Lehman Brothers Holdings Inc is seeking Bankruptcy Court permission to make another $255 million debt investment in a New York office building, saying doing so would protect its existing investment.

Lehman already has a $437 million stake in the building, which is located on a valuable stretch of Park Avenue in Midtown Manhattan, according to court documents released on Monday.

The investment bank, which collapsed in September 2008, has filed a motion in New York bankruptcy court to purchase the B note of a senior debt facility, using estate funds.

Lehman had originated some $1.23 billion in loans to finance the purchase of the 21-story building in May 2007. In August, Lehman suspected that Broadway Partners -- the building's owner -- was going to default on the B note and began discussions on a potential restructuring, according to court papers.

Making a new investment in 237 Park by purchasing the B note from the seller has significant upside for Lehman Brothers Holdings and represents the best means of protecting LBHI's current investment, ... which could potentially be wiped out if a party other than LBHI acquires the B note and pursues a foreclosure of the B note, the company wrote in its motion.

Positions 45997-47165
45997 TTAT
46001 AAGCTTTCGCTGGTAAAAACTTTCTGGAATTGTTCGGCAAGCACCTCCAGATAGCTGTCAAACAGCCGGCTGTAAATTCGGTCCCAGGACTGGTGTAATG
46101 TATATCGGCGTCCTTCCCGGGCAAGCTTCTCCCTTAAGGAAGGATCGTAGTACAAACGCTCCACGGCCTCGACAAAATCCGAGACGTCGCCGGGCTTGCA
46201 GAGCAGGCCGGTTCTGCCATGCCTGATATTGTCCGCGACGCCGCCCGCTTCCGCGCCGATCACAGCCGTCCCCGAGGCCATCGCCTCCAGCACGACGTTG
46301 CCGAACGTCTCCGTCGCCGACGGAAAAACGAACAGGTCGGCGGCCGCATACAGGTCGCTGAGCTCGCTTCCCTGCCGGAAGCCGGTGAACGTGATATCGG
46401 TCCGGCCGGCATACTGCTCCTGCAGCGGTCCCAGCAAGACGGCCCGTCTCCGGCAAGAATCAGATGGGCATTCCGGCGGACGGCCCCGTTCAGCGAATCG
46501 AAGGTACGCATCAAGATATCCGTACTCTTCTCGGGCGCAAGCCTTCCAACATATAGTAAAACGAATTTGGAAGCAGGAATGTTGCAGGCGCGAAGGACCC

U.S. Bankruptcy Judge James Peck on Tuesday ordered a hearing on June 16 to consider the motion.

LBHI in consultation with the official committee of unsecured creditors will seek to purchase the B Note at the most favorable terms possible, said Lehman. However, acquisition of the B Note even at its par value represents a valuable investment for LBHI and its estate.

In addition, Lehman said, buying the note would allow it to protect its other positions in the debt structure and maximize value for its estate.

The documents did not give more details about the possible value and a company spokeswoman declined to give specifics.

We are recommending this investment because we believe it meets the three key criteria we must consider: it has the potential to yield an above-market return, it poses minimal risk exposure and it increases the estate's recovery prospects, Lehman Brothers Holdings' chief executive, Bryan Marsal, said in an e-mailed statement.

Before filing for bankruptcy in September 2008, Lehman was the fourth-largest U.S. investment bank.

The case is in re: Lehman Brothers Holdings Inc et al, U.S. Bankruptcy Court, Southern District of New York, No. 08-13555.

(Editing by Leslie Adler)